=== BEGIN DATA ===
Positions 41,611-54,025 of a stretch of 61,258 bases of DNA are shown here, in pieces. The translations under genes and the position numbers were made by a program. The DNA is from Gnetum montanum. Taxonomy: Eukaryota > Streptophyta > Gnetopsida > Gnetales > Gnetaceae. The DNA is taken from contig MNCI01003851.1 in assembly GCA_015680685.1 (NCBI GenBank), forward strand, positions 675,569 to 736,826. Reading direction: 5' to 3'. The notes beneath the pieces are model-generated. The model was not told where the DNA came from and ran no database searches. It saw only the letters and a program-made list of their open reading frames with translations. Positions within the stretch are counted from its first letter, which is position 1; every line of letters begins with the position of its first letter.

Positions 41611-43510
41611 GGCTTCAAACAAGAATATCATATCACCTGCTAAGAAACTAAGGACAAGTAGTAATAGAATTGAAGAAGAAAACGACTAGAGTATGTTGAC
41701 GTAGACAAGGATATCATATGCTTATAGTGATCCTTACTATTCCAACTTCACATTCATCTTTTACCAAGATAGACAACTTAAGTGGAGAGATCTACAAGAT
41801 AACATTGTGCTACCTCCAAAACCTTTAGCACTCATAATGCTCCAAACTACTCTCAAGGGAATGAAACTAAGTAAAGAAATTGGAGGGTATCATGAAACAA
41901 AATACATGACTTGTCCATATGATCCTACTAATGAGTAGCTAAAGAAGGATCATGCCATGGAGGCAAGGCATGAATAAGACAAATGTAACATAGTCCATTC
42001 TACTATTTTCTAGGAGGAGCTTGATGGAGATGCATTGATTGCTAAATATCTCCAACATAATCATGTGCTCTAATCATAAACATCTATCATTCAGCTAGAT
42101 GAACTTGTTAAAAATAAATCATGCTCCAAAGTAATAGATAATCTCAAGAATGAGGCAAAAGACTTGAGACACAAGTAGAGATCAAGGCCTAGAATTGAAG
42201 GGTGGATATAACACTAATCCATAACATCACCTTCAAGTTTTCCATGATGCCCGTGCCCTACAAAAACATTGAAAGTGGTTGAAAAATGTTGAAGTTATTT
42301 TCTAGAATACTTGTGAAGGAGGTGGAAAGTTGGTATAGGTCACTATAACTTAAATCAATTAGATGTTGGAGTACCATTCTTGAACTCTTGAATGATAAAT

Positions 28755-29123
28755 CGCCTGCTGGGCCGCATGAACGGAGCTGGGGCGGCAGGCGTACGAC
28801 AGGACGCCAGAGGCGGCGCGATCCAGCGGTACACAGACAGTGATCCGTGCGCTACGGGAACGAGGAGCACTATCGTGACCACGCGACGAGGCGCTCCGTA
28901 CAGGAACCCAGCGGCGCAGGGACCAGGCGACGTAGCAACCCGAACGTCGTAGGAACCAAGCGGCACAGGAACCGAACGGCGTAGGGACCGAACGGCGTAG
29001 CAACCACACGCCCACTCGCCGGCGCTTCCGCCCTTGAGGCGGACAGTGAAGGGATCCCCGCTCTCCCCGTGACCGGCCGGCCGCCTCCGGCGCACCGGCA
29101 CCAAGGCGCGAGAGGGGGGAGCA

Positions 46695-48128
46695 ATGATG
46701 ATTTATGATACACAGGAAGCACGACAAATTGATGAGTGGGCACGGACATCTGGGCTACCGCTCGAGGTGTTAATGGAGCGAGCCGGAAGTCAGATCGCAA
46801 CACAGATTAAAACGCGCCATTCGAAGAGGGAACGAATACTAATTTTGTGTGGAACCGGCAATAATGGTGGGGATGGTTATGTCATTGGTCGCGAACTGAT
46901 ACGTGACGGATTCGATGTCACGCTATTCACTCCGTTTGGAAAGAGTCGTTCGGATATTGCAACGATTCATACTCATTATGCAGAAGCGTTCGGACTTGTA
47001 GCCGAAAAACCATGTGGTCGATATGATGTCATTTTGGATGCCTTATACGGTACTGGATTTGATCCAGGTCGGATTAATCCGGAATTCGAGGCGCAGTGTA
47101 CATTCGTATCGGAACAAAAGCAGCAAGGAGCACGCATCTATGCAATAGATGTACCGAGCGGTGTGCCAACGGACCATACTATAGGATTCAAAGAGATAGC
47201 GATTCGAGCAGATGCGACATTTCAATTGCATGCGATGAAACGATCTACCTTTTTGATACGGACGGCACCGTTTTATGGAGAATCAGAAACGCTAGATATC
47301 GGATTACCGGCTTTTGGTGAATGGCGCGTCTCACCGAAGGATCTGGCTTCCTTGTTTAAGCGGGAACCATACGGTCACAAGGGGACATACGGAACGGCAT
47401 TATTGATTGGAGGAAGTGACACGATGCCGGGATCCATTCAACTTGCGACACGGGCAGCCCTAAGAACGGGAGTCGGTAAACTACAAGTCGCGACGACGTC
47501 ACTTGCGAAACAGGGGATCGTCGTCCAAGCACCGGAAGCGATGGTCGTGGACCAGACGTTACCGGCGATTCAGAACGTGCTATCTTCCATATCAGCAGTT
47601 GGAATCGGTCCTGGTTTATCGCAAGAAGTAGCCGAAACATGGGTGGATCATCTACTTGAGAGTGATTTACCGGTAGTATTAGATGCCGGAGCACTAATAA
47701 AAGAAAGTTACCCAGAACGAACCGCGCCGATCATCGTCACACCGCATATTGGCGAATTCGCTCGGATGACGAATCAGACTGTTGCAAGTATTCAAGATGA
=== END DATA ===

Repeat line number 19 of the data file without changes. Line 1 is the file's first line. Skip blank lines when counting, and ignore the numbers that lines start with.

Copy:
46701 ATTTATGATACACAGGAAGCACGACAAATTGATGAGTGGGCACGGACATCTGGGCTACCGCTCGAGGTGTTAATGGAGCGAGCCGGAAGTCAGATCGCAA